5, Taoyuan

Taoyuan, located in the northwestern part of Taiwan, serves as a vital international gateway for travelers due to its recognition as home to Taiwan's largest airport, Taoyuan International Airport. Recognized as a modern industrial city, it's best known for its high-tech industries, vast shopping districts, and delectable street markets offering a rich taste of traditional Taiwanese cuisine. Visitors are taken by Taoyuan's harmonious blend of rural and urban landscapes - lush greenery in Longtan Lake, captivating city views in Hutou Mountain, and beautiful Hakka culture in Lianhua Art Village. It's also known for the annual Lantern Festival, a vibrant event that illuminally Zings the crisp February nights with thousands of beautifully crafted lanterns.


6, Yilan

Yilan, an enchanting destination located on the northeastern coast of Taiwan, is widely recognized for its lush verdant landscapes, isolated beaches, and hot springs. Appreciated for its natural beauty and cultural richness, Yilan is home to the Lanyang Museum, a must-visit for tourists, which tells the story of the city's marine and cultural history. The city also hosts the Yilan International Children's Folklore and Folk Game Festival every summer, a renowned event that draws in international participation. The remarkable Turtle Island, famous for its rich marine life and visible volcanic features, sits not far offshore. Yilan, indeed, is a perfect blend of tradition, culture, and natural beauty.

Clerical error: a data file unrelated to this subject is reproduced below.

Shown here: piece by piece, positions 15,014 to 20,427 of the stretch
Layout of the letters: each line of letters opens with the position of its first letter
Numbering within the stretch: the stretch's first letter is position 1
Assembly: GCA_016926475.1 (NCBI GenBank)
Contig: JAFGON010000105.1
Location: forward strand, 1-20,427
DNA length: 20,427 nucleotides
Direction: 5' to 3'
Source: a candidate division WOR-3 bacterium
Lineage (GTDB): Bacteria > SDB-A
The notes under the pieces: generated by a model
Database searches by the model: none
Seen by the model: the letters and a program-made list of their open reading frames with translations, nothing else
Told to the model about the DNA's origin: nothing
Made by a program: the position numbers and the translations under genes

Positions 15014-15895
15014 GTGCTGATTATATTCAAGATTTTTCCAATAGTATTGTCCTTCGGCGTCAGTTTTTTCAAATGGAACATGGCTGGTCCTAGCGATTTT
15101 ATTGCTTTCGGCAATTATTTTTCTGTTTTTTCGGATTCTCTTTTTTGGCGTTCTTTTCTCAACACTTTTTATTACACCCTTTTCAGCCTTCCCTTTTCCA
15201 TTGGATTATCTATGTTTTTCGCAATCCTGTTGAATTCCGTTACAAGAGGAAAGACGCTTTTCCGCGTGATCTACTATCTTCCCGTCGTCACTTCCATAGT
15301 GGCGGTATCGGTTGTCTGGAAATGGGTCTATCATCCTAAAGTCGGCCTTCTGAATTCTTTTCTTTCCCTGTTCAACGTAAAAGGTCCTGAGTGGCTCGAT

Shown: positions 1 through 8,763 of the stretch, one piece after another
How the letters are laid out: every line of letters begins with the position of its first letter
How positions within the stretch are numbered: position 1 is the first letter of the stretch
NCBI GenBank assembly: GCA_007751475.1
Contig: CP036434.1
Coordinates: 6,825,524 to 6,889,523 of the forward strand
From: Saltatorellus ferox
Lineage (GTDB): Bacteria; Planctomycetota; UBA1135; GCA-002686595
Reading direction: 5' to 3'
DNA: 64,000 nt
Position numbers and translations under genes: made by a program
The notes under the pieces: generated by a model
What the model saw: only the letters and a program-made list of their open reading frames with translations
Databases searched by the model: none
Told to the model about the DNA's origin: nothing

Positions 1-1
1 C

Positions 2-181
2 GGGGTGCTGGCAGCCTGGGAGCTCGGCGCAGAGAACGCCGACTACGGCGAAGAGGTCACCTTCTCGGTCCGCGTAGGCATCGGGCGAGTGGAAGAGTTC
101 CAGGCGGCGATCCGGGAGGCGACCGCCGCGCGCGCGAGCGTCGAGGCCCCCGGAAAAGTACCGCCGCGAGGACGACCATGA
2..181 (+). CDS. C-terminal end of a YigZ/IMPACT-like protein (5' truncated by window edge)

7, Hsinchu

Hsinchu, located on the northwest coast of Taiwan, is a vibrant city known as Taiwan's "Windy City" due to its climate. It is renowned for its technological and educational contributions, housing numerous universities and the highest number of hi-tech industrial parks, thereby earning the epithet "Silicon Valley of Asia". Visitors to Hsinchu can explore the rich cultural heritage in Old Hsinchu City with delightful traditional cuisine at the Cheng Huang Temple Night Market. With attractions such as the captivating Eighteen Peaks Mountain for hiking, the historical Eastern Gate, and the mesmerizing Nanliao Fishing Harbor, Hsinchu makes for a fascinating blend of the old and new, offering an enriching travel experience.